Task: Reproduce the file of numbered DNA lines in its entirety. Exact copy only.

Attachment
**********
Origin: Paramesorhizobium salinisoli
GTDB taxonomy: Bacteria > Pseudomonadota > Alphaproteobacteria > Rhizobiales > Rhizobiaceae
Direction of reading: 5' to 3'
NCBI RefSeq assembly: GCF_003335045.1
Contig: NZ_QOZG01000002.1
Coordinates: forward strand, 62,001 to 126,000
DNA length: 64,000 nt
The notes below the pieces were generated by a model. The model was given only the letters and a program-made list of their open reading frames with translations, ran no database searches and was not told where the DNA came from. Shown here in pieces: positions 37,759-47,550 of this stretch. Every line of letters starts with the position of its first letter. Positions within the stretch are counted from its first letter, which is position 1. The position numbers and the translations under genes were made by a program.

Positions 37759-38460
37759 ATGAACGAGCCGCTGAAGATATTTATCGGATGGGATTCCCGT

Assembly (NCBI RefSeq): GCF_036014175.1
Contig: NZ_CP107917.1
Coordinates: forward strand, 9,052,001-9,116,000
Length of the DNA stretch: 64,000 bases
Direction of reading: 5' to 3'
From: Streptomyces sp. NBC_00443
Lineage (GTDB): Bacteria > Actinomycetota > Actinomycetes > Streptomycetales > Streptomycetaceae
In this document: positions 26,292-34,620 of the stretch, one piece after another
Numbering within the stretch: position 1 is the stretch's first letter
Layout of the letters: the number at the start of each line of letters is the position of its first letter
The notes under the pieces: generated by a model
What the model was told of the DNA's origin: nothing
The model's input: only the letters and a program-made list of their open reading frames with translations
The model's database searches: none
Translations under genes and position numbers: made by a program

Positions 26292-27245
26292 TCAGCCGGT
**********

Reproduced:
Origin: Paramesorhizobium salinisoli
GTDB taxonomy: Bacteria > Pseudomonadota > Alphaproteobacteria > Rhizobiales > Rhizobiaceae
Direction of reading: 5' to 3'
NCBI RefSeq assembly: GCF_003335045.1
Contig: NZ_QOZG01000002.1
Coordinates: forward strand, 62,001 to 126,000
DNA length: 64,000 nt
The notes below the pieces were generated by a model. The model was given only the letters and a program-made list of their open reading frames with translations, ran no database searches and was not told where the DNA came from. Shown here in pieces: positions 37,759-47,550 of this stretch. Every line of letters starts with the position of its first letter. Positions within the stretch are counted from its first letter, which is position 1. The position numbers and the translations under genes were made by a program.

Positions 37759-38460
37759 ATGAACGAGCCGCTGAAGATATTTATCGGATGGGATTCCCGT

Assembly (NCBI RefSeq): GCF_036014175.1
Contig: NZ_CP107917.1
Coordinates: forward strand, 9,052,001-9,116,000
Length of the DNA stretch: 64,000 bases
Direction of reading: 5' to 3'
From: Streptomyces sp. NBC_00443
Lineage (GTDB): Bacteria > Actinomycetota > Actinomycetes > Streptomycetales > Streptomycetaceae
In this document: positions 26,292-34,620 of the stretch, one piece after another
Numbering within the stretch: position 1 is the stretch's first letter
Layout of the letters: the number at the start of each line of letters is the position of its first letter
The notes under the pieces: generated by a model
What the model was told of the DNA's origin: nothing
The model's input: only the letters and a program-made list of their open reading frames with translations
The model's database searches: none
Translations under genes and position numbers: made by a program

Positions 26292-27245
26292 TCAGCCGGT